Proper watchpoint support in multi-threaded programs

I've submitted a separate patch to copy watchpoints to newly-created threads. This is necessary due to the design of Debug Register support in NetBSD. Quoting the ptrace(2) manpage:

  • debug registers are only per-LWP, not per-process globally
  • debug registers must not be inherited after (v)forking a process
  • debug registers must not be inherited after forking a thread
  • a debugger is responsible to set global watchpoints/breakpoints with the debug registers, to achieve this PTRACE_LWP_CREATE / PTRACE_LWP_EXIT event monitoring function is designed to be used

LLDB supports per-process watchpoints only at the moment. To fit this into NetBSD model, we need to monitor new threads and copy watchpoints to them. Since LLDB does not keep explicit watchpoint information at the moment (it relies on querying debug registers), the proposed implementation verbosely copies dbregs from the currently selected thread (all existing threads should have the same dbregs).

Fixed support for concurrent watchpoint triggers

The final problem I've been investigating was a server crash with the new code when multiple watchpoints were triggered concurrently. My final patch aims to fix handling concurrent watchpoint events.

When a watchpoint is triggered, the kernel delivers SIGTRAP with TRAP_DBREG to the debugger. The debugger investigates DR6 register of the specified thread in order to determine which watchpoint was triggered, and reports it. When multiple watchpoints are triggered simultaneously, the kernel reports that as series of successive SIGTRAPs. Normally, that works just fine.

However, on x86 watchpoint triggers are reported before the instruction is executed. For this reason, LLDB temporarily disables the breakpoint, single-steps and reenables it. The problem with that is that the GDB protocol doesn't control watchpoints per thread, so the operation disables and reenables the watchpoint on all threads. As a side effect of this, DR6 is cleared everywhere.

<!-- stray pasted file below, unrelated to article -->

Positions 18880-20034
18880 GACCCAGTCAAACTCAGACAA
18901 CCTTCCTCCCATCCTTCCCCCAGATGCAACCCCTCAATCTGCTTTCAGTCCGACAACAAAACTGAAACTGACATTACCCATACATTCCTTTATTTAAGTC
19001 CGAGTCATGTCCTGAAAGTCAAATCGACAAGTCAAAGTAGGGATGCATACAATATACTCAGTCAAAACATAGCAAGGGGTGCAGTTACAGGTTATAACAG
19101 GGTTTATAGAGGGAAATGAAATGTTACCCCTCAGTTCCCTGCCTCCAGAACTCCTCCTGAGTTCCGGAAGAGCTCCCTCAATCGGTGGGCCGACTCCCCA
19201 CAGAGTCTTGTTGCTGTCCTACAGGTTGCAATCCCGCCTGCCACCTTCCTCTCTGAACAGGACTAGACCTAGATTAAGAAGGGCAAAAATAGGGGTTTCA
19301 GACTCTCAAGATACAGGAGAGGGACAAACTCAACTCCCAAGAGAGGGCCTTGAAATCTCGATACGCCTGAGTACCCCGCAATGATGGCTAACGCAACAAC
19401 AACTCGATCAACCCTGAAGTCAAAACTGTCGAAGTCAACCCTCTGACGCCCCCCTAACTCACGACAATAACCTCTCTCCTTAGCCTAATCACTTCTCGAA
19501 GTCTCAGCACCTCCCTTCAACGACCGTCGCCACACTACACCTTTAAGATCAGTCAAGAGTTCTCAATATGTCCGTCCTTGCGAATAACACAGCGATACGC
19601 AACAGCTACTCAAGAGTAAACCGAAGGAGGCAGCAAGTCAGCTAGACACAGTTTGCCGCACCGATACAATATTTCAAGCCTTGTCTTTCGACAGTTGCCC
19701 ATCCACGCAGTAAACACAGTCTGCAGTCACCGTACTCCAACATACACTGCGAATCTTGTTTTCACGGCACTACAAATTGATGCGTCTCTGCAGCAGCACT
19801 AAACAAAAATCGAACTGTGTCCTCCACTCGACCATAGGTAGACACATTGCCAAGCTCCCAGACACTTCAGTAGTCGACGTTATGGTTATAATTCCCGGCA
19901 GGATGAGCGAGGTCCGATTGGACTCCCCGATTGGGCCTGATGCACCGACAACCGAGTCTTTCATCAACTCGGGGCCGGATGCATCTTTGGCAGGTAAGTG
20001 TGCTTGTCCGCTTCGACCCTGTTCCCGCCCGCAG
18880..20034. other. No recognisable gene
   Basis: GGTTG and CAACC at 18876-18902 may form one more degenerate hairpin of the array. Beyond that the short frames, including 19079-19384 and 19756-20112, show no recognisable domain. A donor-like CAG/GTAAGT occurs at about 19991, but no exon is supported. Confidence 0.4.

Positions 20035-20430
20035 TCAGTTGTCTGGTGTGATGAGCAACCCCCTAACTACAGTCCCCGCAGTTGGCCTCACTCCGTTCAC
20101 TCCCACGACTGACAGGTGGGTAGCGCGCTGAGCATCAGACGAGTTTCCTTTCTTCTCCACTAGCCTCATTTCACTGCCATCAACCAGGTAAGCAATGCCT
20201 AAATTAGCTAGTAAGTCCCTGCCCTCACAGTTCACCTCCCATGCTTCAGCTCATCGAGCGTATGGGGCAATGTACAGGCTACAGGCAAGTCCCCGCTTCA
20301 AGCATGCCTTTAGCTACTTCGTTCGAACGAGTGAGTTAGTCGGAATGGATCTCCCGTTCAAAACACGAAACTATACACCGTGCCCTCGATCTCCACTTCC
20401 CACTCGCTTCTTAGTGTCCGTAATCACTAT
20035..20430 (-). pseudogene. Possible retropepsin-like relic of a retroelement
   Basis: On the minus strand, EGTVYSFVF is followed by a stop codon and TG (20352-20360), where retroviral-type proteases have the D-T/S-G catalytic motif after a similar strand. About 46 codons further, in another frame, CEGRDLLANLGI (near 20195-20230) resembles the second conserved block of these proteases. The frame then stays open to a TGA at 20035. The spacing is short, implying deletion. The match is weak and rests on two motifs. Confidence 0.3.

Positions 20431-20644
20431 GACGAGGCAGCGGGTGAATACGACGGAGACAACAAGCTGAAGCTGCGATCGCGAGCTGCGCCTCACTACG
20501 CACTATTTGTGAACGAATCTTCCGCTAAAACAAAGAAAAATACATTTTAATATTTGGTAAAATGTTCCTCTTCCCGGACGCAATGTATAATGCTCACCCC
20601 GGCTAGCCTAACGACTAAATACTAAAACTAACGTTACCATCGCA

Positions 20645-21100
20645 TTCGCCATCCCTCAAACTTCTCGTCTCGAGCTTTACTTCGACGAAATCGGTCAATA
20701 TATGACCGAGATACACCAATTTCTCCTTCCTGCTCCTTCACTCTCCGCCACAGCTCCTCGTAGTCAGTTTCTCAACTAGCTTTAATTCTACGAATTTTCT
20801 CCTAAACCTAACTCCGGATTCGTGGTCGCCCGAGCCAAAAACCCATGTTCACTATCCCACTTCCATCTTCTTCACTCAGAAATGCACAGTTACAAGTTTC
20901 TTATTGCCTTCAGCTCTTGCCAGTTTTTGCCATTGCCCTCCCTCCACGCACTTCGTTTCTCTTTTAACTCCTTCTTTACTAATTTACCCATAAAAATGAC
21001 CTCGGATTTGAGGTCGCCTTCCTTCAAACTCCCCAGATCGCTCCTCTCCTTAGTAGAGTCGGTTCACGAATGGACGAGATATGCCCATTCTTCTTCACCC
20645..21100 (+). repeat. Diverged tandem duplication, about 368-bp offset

Now, if multiple watchpoints were triggered concurrently, DR6 is set on all relevant threads. However, after handling SIGTRAP on the first one, the disable/reenable (or more specifically, remove/readd) wipes DR6 on all threads. The handler for next SIGTRAP can't establish the correct watchpoint number, and starts looking for breakpoints. Since hardware breakpoints are not implemented, the relevant method returns an error and lldb-server eventually exits.

There are two problems to be solved there. Firstly, lldb-server should not exit in this circumstances. This is already solved in the first patch as mentioned above. Secondly, we need to be able to handle concurrent watchpoint hits independently of the clear/set packets. This is solved by this patch.

There are multiple different approaches to this problem. I've chosen to remodel clear/set watchpoint method in order to prevent it from resetting DR6 if the same watchpoint is being restored, as the alternatives (such as pre-storing DR6 on the first SIGTRAP) have more corner conditions to be concerned about.

The current design of these two methods assumes that the 'clear' method clears both the triggered state in DR6 and control bits in DR7, while the 'set' method sets the address in DR0..3, and the control bits in DR7.

The new design limits the 'clear' method to disabling the watchpoint by clearing the enable bit in DR7. The remaining bits, as well as trigger status and address are preserved. The 'set' method uses them to determine whether a new watchpoint is being set, or the previous one merely reenabled. In the latter case, it just updates DR7, while preserving the previous trigger. In the former, it updates all registers and clears the trigger from DR6.

This solution effectively prevents the disable/reenable logic of LLDB from clearing concurrent watchpoint hits, and therefore makes it possible for the SIGTRAP handler to report them correctly. If the user manually replaces the watchpoint with another one, DR6 is cleared and LLDB does not associate the concurrent trigger to the watchpoint that no longer exists.

Thread status summary

The current version of the patches fixes approximately 47 test failures, and causes approximately 4 new test failures and 2 hanging tests. There is around 7 new flaky tests, related to signals concurrent with breakpoints or watchpoints.

Future plans

The first immediate goal is to investigate and resolve test suite regressions related to NetBSD 9 upgrade. The second goal is to get the threading patches merged, and simultaneously work on resolving the remaining test failures and hangs.

When that's done, I'd like to finally move on with the remaining TODO items. Those are:

  1. Add support to backtrace through signal trampoline and extend the support to libexecinfo, unwind implementations (LLVM, nongnu). Examine adding CFI support to interfaces that need it to provide more stable backtraces (both kernel and userland).

  2. Add support for i386 and aarch64 targets.

  3. Stabilize LLDB and address breaking tests from the test suite.

  4. Merge LLDB with the base system (under LLVM-style distribution).

This work is sponsored by The NetBSD Foundation

The NetBSD Foundation is a non-profit organization and welcomes any donations to help us continue funding projects and services to the open-source community. Please consider visiting the following URL to chip in what you can:

https://netbsd.org/donations/#how-to-donate

Posted Saturday night, November 9th, 2019 Tags: blog